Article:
Vietnamese Tunnels

Tunnel System
Picture Source: U.S. Army

The Vietnamese soldier was a very resourceful fighter. He proved himself time and time again against many of his enemies in several different wars. He was a jungle fighter and knew every inch of the terrain. He would take left over items from his enemy and turn them into lethal weapons. The Vietnamese soldiers could take materials from the jungle and also turn those into weapons. Bamboo and sticks became spears and spikes that were set into traps and sometimes coated with poisons. They would dig up American mines and take the explosive charges out of them and create bombs. Nothing was wasted, shell cases became shrapnel to be shot back at us. As resourceful as they were in creating weapons, their greatest achievement was their tunnel digging ability.

Discovering a tunnel
Picture Source: U.S. Army

In 1955 the first American advisors arrived in Vietnam. In 1965 the first American combat troops arrived. The war raged until January, 1973 when a cease fire was signed. Fifty eight thousand Americans were killed and 587,000 Vietnamese civilians were estimated killed with the total of all Vietnamese killed estimated at over 2,000,000. The war cost us over 150 billion dollars.

How did the North Vietnamese military survive? They did have heavy losses but were never destroyed and this was due in part to the fact that had dug elaborate tunnel systems from the north that went under the jungles. These tunnels had hospitals in them along with kitchens and sleeping areas. The tunnels at Cu Chi are an engineering marvel, and were used both against the French then against the Americans. The tunnels were begun in 1948 in the war with the French and extended for 30 miles and had only one level. As the war with the Americans grew more violent the tunnels were connected to each village where the villages were mostly pro North Vietnam. By the end of the war the tunnels stretched 155 miles and had 3 levels. The deepest tunnels went down 33 feet below the surface. There was room in the tunnels for over 10,000 soldiers but at their peak about 6,000 soldiers used them. Soldiers were only allowed to have knowledge about their section of the tunnel. If a soldier had to move to a different section, a guide was supplied, that way the Americans could never gain info on the entire tunnel system if a soldier was captured. Entrance ways were only about 8 X 14 inches and had leaves and sticks glued to them. When they were shut they completely disappeared into the landscape. The U.S. Army used soldiers to go into a tunnel when it was found. Some of the passageways were too small for Americans to get through since a North Vietnamese soldier might only weigh 105-110 pounds. We called these soldiers 'tunnel rats' and the Vietnamese called them 'rat soldiers'. Those who did crawl in, faced booby traps and ambushes.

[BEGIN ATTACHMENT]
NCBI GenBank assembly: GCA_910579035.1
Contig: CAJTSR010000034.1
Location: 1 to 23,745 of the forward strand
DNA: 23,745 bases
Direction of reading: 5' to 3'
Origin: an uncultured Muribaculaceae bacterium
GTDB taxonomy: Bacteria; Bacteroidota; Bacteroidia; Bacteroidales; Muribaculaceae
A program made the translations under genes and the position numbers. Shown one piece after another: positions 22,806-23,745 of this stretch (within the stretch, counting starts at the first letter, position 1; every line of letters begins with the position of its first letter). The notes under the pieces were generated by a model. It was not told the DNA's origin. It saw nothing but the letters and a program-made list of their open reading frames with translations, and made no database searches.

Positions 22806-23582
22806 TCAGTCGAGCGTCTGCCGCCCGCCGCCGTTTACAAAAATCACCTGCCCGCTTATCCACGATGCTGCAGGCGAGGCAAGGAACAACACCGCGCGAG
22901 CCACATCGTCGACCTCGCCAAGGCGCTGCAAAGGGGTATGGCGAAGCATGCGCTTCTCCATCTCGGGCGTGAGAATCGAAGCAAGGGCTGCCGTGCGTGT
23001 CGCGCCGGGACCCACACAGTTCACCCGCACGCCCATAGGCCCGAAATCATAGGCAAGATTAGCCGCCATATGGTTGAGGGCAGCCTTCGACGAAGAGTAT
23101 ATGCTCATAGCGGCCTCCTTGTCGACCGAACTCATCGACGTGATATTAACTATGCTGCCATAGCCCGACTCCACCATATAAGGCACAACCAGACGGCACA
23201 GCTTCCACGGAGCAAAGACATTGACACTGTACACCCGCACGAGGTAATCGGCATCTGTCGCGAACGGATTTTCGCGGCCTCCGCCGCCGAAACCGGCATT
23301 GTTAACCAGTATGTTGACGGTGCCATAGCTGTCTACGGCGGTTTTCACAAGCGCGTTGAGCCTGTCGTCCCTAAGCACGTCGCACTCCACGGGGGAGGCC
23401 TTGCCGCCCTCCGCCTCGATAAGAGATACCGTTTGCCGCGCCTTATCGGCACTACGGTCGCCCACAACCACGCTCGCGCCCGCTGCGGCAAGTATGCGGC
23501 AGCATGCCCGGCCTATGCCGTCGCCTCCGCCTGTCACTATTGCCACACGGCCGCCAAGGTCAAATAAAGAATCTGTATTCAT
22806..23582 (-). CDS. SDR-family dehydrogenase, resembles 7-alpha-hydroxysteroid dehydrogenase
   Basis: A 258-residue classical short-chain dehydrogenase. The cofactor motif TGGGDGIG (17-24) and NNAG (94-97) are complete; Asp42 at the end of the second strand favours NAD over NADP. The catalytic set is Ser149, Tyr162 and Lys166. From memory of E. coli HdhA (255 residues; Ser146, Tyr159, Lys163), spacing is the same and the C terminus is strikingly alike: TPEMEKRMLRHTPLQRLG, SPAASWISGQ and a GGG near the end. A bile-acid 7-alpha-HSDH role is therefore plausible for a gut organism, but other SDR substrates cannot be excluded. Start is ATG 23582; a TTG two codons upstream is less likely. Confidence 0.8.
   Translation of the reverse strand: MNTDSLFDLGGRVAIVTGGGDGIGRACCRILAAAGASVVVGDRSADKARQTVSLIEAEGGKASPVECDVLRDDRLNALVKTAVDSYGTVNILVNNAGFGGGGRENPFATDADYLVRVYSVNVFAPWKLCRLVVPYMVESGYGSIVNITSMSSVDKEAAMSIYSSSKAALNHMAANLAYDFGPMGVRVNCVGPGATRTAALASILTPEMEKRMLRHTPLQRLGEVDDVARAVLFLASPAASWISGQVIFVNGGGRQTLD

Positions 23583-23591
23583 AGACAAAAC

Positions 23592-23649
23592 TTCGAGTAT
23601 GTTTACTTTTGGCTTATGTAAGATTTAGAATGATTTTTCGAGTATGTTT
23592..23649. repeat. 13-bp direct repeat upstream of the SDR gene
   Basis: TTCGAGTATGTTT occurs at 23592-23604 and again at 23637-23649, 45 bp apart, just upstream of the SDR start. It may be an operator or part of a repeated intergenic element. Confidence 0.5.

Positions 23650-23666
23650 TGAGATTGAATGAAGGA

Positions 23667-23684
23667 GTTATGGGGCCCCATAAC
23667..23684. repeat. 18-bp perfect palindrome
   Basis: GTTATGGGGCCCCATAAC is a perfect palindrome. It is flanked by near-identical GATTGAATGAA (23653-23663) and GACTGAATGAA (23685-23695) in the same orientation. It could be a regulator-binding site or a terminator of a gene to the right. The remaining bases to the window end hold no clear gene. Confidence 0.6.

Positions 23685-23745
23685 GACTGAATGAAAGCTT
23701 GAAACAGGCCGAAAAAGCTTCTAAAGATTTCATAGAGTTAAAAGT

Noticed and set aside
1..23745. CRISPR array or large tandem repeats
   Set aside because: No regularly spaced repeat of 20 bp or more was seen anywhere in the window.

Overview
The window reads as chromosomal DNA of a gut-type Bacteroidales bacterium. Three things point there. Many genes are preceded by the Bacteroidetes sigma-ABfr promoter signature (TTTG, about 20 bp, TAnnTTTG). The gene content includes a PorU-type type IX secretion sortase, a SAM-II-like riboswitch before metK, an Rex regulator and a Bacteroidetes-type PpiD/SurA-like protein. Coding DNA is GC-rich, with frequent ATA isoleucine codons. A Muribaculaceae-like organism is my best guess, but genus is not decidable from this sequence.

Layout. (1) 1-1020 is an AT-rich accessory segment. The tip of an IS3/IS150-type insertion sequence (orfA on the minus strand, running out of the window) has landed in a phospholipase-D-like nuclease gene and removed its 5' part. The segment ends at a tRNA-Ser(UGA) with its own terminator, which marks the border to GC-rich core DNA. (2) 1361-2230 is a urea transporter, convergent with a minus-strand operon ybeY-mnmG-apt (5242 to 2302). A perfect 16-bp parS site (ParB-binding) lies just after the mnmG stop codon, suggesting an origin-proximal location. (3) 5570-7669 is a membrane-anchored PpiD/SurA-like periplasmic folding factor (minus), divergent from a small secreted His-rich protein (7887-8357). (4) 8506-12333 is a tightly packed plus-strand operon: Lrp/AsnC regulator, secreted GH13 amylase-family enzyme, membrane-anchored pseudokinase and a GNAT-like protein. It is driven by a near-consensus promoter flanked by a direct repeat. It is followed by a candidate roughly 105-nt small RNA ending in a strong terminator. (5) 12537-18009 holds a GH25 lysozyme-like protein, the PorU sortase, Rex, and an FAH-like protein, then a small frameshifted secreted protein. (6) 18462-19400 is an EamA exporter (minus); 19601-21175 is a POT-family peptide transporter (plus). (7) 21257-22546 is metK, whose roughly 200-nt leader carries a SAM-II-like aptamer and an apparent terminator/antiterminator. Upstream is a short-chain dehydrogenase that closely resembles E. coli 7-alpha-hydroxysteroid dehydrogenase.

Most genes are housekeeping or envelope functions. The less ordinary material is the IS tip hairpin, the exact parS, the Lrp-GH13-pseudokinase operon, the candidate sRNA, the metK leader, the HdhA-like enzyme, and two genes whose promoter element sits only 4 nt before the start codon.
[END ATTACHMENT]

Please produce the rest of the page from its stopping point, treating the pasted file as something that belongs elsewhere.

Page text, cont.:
Ladder leading to tunnel
Picture Source: U.S. Air Force

Some tunnels were hidden by hatches that had leaves and dirt on them but when you lifted the cover off an explosion took place right in your face. When you got into the tunnel you couldn't see too far ahead because of the way the tunnels were built. They purposely curved, limiting you vision to only 20 or 30 feet ahead. Sometime you encountered water. The water was there to detect sound as you went through it, there was usually an armed North Vietnamese soldier hiding nearby.

Inside a tunnel
Picture Source: U.S. Air Force


Today the tunnels are serving another purpose in Vietnam, another very important purpose. They are a tourist attraction. Thousands of tourists flock to see them, and to walk and crawl through them. There are ranges near them where people can fire a Kalashnikov rifle for $1.00 per bullet. And who are these tourists? You guessed it, many are Americans.

Another tunnel entrance
Picture Source: U.S. Air Force

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